Australia’s Cooper Woods finishes sixth in men’s moguls
An Australia’s Cooper Woods debutant, Cooper Woods had a fantastic run to the Superfinal in the men’s moguls at the Beijing Winter Olympics before placing sixth.
The Olympic newcomer was second out of the blocks in the medal round and stunned the Australian squad with a fast, clever run.
The 21-year-old let out a huge yell as he crossed the finish line. Also, it earned him his highest score of the night of 78.88. But he was still placed sixth behind gold medalist Walter Wallberg of Sweden. Also, who defeated defending champion Mikael Kingsbury of Canada.
Matt Graham, the silver medalist from Pyeongchang, had previously missed out on the finals after failing to perform in the crucial second qualification run.
It was, however, a night to remember for Woods.
“That was the day I had been planning. Since I was a young adolescent. That was a fantastic evening. “After the event, Woods commented.
According to Woods
After finishing 14th in preliminary qualifying on Thursday, Woods stated that he was determined to improve.
“I’ve been working with my coach for the last two years just on consistency, just laying down that clean performance, especially on a course like this, which is really challenging because the conditions are becoming so firm in there.”
After qualifying, Woods and fellow Australian Brodie Summers were invited to the 20-man final 1. Also, where they scored strong enough scores to proceed after the field was reduced to 12.
Summers was eliminated from the competition after finishing 10th. But Woods finished fifth in the final 2 to advance to the medal round, final 3.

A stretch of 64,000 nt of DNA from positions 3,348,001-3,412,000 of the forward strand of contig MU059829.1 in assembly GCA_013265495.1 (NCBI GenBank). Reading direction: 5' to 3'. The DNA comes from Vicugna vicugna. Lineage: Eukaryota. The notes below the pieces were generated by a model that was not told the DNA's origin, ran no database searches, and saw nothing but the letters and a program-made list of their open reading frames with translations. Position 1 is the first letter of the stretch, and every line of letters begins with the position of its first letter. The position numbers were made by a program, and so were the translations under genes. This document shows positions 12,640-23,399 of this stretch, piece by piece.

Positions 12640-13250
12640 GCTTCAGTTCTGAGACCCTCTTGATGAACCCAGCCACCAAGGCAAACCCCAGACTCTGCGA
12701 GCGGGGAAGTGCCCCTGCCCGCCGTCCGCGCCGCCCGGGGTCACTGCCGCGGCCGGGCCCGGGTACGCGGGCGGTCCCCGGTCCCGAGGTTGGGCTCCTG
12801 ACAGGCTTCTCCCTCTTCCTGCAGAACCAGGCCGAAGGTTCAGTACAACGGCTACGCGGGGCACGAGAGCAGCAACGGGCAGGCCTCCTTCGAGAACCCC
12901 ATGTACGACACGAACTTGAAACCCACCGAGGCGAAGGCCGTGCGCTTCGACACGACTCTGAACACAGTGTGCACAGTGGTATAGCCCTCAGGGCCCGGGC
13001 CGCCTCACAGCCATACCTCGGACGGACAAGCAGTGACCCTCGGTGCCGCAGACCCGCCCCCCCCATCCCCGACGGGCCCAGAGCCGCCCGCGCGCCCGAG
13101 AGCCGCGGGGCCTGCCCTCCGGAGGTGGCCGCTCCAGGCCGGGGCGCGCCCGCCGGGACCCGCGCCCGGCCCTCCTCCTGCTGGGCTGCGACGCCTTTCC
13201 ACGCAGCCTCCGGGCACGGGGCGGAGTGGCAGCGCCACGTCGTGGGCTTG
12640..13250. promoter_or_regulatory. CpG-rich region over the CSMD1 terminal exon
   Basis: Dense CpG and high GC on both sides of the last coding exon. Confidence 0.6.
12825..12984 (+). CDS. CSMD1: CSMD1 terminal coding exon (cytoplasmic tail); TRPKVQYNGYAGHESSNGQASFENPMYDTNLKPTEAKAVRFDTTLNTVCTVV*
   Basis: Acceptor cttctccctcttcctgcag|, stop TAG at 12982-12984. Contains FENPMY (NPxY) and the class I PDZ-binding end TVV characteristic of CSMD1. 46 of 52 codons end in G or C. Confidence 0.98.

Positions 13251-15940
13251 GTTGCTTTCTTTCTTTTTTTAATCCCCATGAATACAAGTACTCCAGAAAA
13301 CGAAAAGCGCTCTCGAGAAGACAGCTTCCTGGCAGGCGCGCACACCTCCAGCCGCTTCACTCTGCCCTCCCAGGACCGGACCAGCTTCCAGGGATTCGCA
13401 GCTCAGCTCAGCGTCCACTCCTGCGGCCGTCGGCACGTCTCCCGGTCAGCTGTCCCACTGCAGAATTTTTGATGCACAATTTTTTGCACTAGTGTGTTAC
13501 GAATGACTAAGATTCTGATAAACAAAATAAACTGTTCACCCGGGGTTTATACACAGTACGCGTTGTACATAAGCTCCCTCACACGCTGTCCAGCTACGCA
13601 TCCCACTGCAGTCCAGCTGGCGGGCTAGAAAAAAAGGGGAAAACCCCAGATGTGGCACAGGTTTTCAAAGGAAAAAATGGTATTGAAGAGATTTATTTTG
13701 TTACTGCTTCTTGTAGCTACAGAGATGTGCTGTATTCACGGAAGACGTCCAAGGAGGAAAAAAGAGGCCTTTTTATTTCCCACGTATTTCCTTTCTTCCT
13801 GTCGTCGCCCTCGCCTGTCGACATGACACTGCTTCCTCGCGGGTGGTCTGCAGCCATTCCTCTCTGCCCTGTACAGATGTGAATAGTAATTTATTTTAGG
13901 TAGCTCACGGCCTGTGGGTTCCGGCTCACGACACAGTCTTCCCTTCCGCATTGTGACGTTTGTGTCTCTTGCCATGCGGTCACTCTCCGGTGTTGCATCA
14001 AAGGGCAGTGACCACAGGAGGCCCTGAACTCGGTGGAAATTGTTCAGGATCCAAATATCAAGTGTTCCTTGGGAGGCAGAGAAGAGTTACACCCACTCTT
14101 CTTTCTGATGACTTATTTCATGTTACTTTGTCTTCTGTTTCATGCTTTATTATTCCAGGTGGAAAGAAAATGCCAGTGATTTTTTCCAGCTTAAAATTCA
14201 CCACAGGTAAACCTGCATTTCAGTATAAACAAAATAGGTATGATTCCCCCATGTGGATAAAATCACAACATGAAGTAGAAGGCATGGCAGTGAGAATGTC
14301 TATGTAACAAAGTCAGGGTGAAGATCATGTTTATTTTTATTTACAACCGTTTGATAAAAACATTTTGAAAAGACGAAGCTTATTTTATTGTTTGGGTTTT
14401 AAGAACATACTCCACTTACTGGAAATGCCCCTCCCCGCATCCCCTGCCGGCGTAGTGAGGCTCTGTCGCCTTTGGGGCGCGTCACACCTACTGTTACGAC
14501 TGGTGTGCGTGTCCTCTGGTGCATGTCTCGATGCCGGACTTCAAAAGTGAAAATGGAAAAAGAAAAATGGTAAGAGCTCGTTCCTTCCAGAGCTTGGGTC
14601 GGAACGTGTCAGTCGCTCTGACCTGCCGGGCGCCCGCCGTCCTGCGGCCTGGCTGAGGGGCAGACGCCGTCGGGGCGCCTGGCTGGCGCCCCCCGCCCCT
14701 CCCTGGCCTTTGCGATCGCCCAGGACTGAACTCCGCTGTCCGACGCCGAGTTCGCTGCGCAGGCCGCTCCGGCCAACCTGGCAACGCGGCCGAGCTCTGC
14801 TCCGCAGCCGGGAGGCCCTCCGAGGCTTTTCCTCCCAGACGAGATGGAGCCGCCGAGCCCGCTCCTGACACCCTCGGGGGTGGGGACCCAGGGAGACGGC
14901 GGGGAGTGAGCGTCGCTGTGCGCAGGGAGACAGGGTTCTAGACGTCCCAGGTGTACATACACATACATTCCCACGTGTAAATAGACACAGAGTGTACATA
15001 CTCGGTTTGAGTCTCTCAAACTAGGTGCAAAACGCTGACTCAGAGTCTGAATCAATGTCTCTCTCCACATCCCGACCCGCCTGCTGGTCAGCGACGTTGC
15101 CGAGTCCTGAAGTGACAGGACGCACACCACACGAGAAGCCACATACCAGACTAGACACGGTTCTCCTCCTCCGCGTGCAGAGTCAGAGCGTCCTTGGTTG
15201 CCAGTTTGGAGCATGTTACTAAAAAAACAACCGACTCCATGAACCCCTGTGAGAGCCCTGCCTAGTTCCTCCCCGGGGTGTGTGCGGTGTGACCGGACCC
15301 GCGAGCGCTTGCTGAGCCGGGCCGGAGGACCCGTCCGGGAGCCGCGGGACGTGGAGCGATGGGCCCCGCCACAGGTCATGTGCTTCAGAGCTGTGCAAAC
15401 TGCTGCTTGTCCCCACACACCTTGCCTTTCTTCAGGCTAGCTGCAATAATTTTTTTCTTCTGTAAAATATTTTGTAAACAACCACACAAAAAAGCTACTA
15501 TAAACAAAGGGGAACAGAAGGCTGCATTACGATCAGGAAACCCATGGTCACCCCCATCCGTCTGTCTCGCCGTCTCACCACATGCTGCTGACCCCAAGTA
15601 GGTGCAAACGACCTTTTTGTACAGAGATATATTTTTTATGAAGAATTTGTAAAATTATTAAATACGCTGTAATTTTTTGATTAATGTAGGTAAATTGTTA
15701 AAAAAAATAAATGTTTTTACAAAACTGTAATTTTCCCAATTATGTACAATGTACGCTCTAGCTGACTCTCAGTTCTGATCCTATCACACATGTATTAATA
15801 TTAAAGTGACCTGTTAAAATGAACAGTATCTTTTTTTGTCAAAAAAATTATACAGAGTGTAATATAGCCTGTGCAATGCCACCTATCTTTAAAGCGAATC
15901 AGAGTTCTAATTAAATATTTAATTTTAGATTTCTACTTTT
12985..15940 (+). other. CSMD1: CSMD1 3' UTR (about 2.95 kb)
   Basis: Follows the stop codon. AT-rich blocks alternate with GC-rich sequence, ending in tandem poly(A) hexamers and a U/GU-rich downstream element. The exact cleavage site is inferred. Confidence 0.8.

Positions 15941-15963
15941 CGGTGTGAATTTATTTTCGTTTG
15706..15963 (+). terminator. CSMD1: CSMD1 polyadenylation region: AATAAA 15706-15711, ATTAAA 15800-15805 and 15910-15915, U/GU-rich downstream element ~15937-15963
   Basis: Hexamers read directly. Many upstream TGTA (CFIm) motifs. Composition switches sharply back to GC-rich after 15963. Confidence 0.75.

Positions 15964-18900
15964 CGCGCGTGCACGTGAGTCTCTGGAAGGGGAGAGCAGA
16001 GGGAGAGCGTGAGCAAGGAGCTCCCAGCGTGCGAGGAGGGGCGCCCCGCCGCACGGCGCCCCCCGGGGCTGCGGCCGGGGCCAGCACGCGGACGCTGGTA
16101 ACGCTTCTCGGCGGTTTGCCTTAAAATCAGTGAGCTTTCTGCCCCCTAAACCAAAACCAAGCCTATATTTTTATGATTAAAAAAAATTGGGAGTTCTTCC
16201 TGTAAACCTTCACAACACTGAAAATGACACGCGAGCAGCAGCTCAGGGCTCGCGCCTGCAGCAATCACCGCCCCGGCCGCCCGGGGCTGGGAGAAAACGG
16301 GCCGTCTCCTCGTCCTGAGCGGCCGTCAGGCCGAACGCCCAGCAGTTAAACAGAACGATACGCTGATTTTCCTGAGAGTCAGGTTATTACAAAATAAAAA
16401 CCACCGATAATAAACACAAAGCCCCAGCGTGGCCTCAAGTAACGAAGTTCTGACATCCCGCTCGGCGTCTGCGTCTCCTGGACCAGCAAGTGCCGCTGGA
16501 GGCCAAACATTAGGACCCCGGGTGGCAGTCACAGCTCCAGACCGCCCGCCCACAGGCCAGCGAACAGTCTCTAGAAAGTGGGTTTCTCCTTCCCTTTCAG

Graham was on the verge of missing the final after failing. Also, to complete his first run at the Zhangjiakou course on Thursday.
Graham’s preparation for the Games was hampered last December. When he shattered his collarbone and had to undergo surgery.
Graham’s second run came near the conclusion of qualifying. And a score of 74.49 or better was required to proceed. Graham was noticeably upset when the 27-year-old finished 19th with a time of 65.13.
“This is the most agonising and heartbreaking ache I’ve ever experienced. Obviously, the broken collarbone hurt, but this hurts a lot more “After qualifying, he said.
“Everything was there, and the entire package was there; all I had to do was execute.”
According to Summers, Woods, and James Matheson
Summers, Woods, and James Matheson, three other Australians, were also in the second round of qualification despite initially losing out.
Summers finished 11th in preliminary qualifying. He also earned the second of ten available slots in the finals, improving his score with a 77.93-point performance.
Woods was fourth going into Saturday’s event, but he had a fantastic second run, landing both of his jumps before collapsing just after the finish line.
Despite the judges’ deductions, Woods finished fourth behind Summers with 76.74.
Matheson improved on his initial qualifying time with a 73.20 in qualification 2. However, he was unable to proceed to the final, finishing 14th.
Woods blasted down the course at a breakneck pace in the first final.
Summers got several deductions on his twists. But he flew out of his first air and landed 1080 at the bottom.
He had to wait until the second-to-last participant, Finland’s Jimi Salonen. Also, he failed to complete before his score of 76.15 qualified him for the 12th and final position. Summers finished 11th in preliminary qualifying. He also earned the second of ten available slots in the finals, improving his score with a 77.93-point performance. Matheson improved on his initial qualifying time with a 73.20 in qualification 2. However, he was unable to proceed to the final, finishing 14th.